The right side – a storm in a linguistic rugby game

What is in a word, is a question often asked and during the past Rugby World Cup, the answer was alot; for South Africa, the Springboks and the future of one of the teams’ top players, hooker Bongi Mbonambi.

With the final game less than a week away, Mbonambi faced being banned from the match against arch-rivals the All Blacks from New Zealand, something the Boks could ill afford. Mbonambi is a specialist hooker and the only one available for the side after Malcom Marx was injured. South Africa beat England by a single point following another nailbiter when the Boks scraped through with another one-pointer against France.

After South Africa lost against Ireland, I of course, stopped watching. My nerves just could not handle the stress. I would keep myself busy in the kitchen, listen to my husband’s loud commentary, and only stick my nose in when it sounded like we scored a point.

That was an old habit dating back to 2007 when South Africa lifted the trophy. It so happened that the final in 2007 was on the same day as my fortieth birthday. However, after the first 10 minutes, I could not watch anymore and walked the street with my brother Gary. It so happened that the area I lived in was full of restaurants, and whenever we heard cheering, we would look through the windows to get an update on the score. I am the Springboks number one fan, who could not watch the game live in 2007 and the same went for the 2023 final.

The k-word had a completely different meaning.

I watched the England versus South Africa replay the next day, and then the kantroversy exploded. Mbonambi was accused of a racial slur against England flank Tom Curry. And in this instance the k-word had a completely different meaning. Curry voiced his complaint to the referee Ben O’Keefe and asked what he had to do if the hooker called him a name. The referee replied: “Nothing, please. I’ll be on it.”

To put this into perspective, the South African team tends to use Afrikaans during a match so that the opposition does not know what they are saying. Apparently, at least to the South African public, Mbonambi referred to the wit kant, meaning the white side. The English roses were playing in white, and the Springboks in green.

Now the word kant may sound like a swear word in English. It means side, lace, brim, margin, or border among other meanings. In this case, probably side.

Mbonambi’s fate for the final was in question

In the context, it could be perceived as a racial slur and Mbonambi’s fate for the final was in question. As stand in-captain for Siya Kolisi and the only hooker available for the Springboks this was bad news. South Africans were worried about what this meant for the final. Only a few weeks earlier, playing the national anthem and wearing the Springbok kit was in doubt because the country failed to comply with the new World Anti-Doping Agency (WADA) code, but losing a hooker was even worse. We can play without our flag and anthem, but not without our hooker.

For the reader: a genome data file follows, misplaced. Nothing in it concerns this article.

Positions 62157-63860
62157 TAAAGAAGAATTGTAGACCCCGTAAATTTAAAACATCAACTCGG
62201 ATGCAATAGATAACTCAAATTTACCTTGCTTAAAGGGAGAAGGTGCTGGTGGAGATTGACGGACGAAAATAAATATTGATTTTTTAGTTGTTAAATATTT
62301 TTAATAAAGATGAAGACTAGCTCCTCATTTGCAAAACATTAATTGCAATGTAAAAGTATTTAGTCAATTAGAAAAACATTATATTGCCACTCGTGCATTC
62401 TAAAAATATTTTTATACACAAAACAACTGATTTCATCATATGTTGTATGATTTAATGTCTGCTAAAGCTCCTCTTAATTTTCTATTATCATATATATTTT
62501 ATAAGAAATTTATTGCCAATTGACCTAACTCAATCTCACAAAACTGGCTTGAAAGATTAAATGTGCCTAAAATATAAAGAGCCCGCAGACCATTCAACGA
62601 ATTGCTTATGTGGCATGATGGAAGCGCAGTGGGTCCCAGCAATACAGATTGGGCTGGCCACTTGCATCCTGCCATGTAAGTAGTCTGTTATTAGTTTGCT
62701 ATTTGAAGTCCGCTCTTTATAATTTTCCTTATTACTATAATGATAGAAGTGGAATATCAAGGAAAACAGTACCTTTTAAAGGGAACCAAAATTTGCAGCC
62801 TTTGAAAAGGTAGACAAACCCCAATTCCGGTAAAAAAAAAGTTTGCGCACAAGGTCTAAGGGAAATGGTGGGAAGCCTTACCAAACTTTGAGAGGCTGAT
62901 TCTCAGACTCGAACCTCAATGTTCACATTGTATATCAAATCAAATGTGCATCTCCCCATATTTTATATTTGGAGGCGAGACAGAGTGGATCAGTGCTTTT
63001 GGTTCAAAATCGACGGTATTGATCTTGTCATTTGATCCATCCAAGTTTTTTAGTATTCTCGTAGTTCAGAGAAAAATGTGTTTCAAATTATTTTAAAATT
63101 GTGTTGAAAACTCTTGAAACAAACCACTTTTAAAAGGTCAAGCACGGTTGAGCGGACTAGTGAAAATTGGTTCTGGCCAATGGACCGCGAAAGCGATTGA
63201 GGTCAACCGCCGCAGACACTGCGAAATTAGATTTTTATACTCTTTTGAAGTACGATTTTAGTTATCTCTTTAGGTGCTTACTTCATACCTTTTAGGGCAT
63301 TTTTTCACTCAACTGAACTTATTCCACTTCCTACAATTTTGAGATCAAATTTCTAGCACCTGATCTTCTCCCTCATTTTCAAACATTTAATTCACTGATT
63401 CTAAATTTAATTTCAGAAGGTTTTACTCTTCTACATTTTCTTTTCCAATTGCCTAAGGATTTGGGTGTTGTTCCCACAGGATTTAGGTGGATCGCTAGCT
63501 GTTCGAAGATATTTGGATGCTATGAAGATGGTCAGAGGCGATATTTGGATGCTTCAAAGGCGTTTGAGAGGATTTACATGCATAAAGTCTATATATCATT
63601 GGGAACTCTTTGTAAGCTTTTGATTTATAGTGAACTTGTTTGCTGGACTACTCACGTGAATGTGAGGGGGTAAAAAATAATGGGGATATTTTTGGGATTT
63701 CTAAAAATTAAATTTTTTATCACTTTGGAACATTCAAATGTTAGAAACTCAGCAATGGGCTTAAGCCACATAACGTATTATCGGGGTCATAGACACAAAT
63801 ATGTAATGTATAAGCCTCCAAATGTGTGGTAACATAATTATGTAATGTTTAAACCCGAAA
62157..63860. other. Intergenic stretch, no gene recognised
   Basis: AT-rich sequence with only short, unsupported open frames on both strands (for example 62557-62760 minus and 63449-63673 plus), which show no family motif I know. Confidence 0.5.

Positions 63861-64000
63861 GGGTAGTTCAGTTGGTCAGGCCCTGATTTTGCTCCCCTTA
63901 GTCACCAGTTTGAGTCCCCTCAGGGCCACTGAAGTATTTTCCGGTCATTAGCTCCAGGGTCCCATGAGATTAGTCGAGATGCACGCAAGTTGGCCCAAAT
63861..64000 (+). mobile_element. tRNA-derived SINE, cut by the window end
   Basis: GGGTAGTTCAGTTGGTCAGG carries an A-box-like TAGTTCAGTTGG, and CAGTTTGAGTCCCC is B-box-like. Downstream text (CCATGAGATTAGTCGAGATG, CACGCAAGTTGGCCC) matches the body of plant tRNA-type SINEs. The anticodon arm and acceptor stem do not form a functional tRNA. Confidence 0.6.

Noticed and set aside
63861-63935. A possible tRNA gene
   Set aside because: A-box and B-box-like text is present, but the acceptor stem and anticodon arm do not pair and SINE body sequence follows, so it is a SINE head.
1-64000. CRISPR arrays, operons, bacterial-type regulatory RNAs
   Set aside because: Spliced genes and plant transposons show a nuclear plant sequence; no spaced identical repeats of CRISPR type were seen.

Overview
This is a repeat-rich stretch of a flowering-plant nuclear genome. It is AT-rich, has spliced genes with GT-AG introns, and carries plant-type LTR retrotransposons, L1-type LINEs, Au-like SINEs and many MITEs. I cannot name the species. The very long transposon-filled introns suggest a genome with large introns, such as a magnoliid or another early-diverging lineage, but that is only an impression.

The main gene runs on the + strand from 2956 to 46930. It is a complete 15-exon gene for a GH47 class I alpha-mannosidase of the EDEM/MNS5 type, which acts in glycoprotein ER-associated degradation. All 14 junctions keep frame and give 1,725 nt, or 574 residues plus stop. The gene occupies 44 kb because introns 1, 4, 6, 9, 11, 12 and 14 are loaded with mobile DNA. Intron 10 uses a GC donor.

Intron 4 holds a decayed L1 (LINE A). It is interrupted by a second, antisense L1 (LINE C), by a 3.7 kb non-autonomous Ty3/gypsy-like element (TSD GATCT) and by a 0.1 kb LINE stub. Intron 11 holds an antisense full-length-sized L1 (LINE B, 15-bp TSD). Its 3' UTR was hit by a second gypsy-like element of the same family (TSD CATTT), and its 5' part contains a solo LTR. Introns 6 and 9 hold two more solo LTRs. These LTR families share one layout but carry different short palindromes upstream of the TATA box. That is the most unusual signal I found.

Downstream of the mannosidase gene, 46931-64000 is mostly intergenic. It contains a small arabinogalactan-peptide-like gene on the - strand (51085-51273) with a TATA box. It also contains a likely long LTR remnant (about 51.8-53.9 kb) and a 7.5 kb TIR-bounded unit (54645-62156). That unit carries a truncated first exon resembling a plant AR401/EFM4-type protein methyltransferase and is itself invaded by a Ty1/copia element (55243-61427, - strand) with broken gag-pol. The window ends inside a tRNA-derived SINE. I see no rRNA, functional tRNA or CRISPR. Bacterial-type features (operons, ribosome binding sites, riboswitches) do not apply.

South Africans as always, took to social media and kant jokes were doing the rounds.  The public was quick to point out what could have been said.

Wit kant means white side and has nothing to do with a racial slur. Mbonambi was only trying to point out on which side the ball was on. Of course, we believed this, but would the powers that be?

The memes flowed. I love my kant, we read. Bongi Mbonambi resurrects Afrikaans with two words, I read. Even the Zulu word kanti, which means whereas, came into the mix.

We laughed, we cried but more than anything we worried.

When 60 million plus people believe in one little team

It was not the first time that translation or interpretation was cause for a ban. In an article contributed by Fritz Joubert, a former journalist, to a book by Frikkie van Rensburg Cheetaland: 125 Jaar se Lief en Leed he makes mention of a match between a South African and English club outside London.

The date is not mentioned in the article, but half time through the game the flank and captain decide to change sides. The captain said: “Go scrum on the other side.” Either the Freestater he was talking to didn’t hear or understand and asked the captain what he said. The captain shouted: “Die ander kant,” which translated to the other side. However, the referee blew his whistle because what he heard was something he interpreted as something else. The captain asked what he did wrong, and the referee said that he would not be called what he assumed was a swear word. “I won’t stand for that.”

And the captain was sent off. A red card in today’s terms.

Nerves were shot and waiting for the decision

What with South Africa scraping through two matches by a single point and losing to the leprechauns, the Irish, we needed all our men on the field. Nerves were shot and waiting for the decision did nothing to help.

Just before the final Mbonambi was cleared and joined the squad for the final. That was another match I could not bear to watch until the next day. If you are a South African, you will understand then that when 60 million plus people believe in one little team that give us hope beyond hope.

So, who’s kant are you on? On the kant of the Green and Gold. Whoever the kant of the story. We, the Springboks, are the world champions, and we are proud of our kant.

Your friendly Pretoria-based wordsmith. Juggling words, pasta, and paintbrushes, she's your go-to for both wit and rugby wisdom!

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